‘Once you don’t vote for Ursula von very Leyen’: Sinn Féin candidate tests support in heartland

Kilkenny TD Kathleen Funchion says housing and cost of living are main issues on the doorsteps rather than migration

This is not Kathleen Funchion’s first rodeo. In 2009, she contested the European election for Sinn Féin in the old East constituency. Then, she was a 28-year-old councillor, young, inexperienced, unknown outside her native Kilkenny.

She received 26,000 votes, 6.2 per cent, and with transfers from her running mate, Thomas Sharkey, she finished fifth in the three-seat constituency. At a time before Sinn Féin’s jump in the polls, it was a credible performance. But to put it into context, the winner was Mairéad McGuinness, who hauled in a staggering 110,000 votes.

Fifteen years later, Funchion will be her party’s standard bearer in the vast South constituency. This time around, she is no unknown. Indeed, some see her as the favourite to be poll-topper. A TD since 2016, she has come to prominence as the chair of the all-party Committee on Children, particularly during its work on the mother and baby homes controversy. She is also known for her willingness to work on a cross-party basis.

On a serene evening in late May, Funchion is canvassing in the postcard-pretty town of Thomastown alongside local election candidate, David Kennedy, an upbeat, engaging and loquacious former councillor from Ballyhale. The small team includes Kennedy’s 14-year-old son, Jack, his brother John and Joe Hayes, who is doing social media.


On the canvass, they talk about the fickle nature of politics. In a poor local election for the party in 2019, Kennedy lost his seat by 50 votes. “Every vote counts,” he tells each household he meets, reminding them of his slim loss and promising he will do “savage work” if elected.

He and Funchion recall that after the drubbing Sinn Féin took in 2019, the party looked like it was on a downward spiral.

“Six weeks before the general elections in 2020, it didn’t look great. We had lost all our councillors in Kilkenny. Some felt we would lose the [Dáil] seat,” says Funchion.

Kennedy says with fond recall: “The day of the count, the moment they opened the boxes from Windgap and Tullaherin, we knew, we just knew there and then. It was all Funchion, Funchion, Funchion and those were strong Fine Gael areas. Even in Ballyhale, where [former Fianna Fáil TD] Bobby Aylward came from, we pulled 110 votes from the box.”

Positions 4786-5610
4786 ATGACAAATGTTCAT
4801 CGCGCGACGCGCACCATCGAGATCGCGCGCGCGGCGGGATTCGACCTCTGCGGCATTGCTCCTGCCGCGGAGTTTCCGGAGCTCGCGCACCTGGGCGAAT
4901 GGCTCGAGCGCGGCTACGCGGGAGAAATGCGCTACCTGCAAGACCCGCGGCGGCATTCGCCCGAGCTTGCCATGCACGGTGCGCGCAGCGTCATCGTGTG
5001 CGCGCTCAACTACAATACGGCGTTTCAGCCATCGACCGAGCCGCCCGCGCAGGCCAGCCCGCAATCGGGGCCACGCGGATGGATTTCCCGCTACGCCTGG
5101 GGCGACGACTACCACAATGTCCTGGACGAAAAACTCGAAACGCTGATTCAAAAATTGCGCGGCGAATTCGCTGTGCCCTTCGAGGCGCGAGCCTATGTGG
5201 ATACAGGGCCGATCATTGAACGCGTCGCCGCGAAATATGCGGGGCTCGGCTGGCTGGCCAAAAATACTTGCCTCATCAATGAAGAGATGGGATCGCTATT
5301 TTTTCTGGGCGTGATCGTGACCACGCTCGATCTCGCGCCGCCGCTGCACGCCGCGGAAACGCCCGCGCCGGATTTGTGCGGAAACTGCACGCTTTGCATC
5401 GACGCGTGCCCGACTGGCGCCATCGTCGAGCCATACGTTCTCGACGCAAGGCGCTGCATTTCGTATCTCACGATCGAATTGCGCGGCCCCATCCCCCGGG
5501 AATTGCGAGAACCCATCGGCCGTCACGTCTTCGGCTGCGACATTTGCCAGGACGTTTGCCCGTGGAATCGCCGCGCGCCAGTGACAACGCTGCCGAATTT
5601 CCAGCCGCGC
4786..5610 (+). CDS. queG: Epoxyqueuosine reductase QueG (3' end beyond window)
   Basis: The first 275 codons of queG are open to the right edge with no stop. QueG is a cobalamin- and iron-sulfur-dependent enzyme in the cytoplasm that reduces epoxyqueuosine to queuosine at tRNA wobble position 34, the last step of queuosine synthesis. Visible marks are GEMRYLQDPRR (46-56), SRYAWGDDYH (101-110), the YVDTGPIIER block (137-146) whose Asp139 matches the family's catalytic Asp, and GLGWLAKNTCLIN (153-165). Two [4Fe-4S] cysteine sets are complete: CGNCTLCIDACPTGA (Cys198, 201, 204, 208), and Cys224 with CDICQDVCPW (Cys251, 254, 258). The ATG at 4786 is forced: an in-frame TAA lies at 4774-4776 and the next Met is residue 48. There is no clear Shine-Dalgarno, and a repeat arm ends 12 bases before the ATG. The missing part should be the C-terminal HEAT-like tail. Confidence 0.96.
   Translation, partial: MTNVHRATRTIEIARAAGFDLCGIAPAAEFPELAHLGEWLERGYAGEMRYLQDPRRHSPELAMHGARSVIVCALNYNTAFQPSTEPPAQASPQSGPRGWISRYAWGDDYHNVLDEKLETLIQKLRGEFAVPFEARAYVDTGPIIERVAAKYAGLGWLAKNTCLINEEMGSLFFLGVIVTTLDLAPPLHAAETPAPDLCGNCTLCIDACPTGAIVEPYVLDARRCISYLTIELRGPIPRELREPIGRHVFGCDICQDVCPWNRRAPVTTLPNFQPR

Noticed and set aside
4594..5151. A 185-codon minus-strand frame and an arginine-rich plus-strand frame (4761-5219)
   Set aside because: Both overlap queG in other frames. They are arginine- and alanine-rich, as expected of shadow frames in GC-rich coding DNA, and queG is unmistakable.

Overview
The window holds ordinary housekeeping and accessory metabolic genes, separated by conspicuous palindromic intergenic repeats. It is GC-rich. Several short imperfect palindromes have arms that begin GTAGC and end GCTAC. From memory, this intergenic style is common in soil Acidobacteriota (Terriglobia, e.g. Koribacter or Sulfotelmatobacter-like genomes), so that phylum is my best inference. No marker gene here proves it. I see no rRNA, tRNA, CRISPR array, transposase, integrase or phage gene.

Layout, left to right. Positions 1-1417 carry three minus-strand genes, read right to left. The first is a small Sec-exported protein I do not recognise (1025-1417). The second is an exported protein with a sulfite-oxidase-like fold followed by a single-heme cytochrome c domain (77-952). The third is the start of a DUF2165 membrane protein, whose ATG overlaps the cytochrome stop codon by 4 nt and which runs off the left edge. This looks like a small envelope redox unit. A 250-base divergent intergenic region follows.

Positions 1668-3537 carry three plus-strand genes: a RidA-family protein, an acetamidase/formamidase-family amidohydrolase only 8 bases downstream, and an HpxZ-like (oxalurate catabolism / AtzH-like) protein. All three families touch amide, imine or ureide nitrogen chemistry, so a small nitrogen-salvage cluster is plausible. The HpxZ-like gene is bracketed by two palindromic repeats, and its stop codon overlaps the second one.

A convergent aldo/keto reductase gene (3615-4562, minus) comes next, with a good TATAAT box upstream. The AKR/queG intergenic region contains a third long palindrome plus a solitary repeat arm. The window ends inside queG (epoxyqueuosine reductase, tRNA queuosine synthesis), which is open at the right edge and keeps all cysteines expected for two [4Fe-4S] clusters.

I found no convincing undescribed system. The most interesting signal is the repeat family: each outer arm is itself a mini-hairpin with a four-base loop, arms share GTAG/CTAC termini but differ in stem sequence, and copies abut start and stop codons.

But the feel-good wave the party has surfed on since 2020 has lately shown signs of being becalmed. A series of poor polls has led to some doubts.

The canvass this evening is in Dangan Terrace, on the outskirts of town. When it was built, perhaps a century ago, these neat terraces of houses would have been on a quiet country road. Today, trucks and cars trundle by regularly and at speed. For the residents, the safety of the road and parking are big issues. Being Kilkenny, there is also a stack of hurleys piled neatly outside some of the doors.

Political parties tend to steer journalists towards canvasses in their own heartland areas. It’s no exception here.

“I voted for Sinn Féin last time,” says Seán, a father of young kids, “and I’ll vote for you again”. Two doors down, a man tells Funchion he will support her “once you do not vote for Ursula von very Leyen. I would not be great on her.”

That’s like catnip to a Sinn Féin representative. Funchion assures him Sinn Féin is opposed to the EU Commission president being reappointed.

Further along, James Beck hasn’t fully made his mind up but says he will read the brochure “100 per cent”. His big issue is housing. “I’m trying to get a mortgage but I’m priced out of it. Houses are going up and up.”

Funchion tells him she is determined to end the disconnect between local people and Europe – she plans to keep an office in Kilkenny.

Funchion says the big issues people are raising are housing and cost-of-living. And what of migration, which is seen as the factor behind the party’s fall in support?

“Genuinely it doesn’t come up as much as people might think. In my experience, it doesn’t come up as a top-three issue,” she insists.

It does come up, though? Yes, of course she says but adds she herself has met no hostility on the issue – unlike some Sinn Féin candidates. “People on a housing list, or waiting on a medical card, they question if it is going to affect their chances if there’s a lot of people coming into the country. It comes up in that context.

“I find you can actually have a really good chat with people on the doors about it. I tell them to look at all the people working here that are not originally from Ireland, in our hospitals, in caring, in hospitality. I genuinely think there’s a lot of goodwill but people are anxious maybe about stuff in their own lives. It comes back to the fact that we have not seen enough investment in our towns and villages and housing.”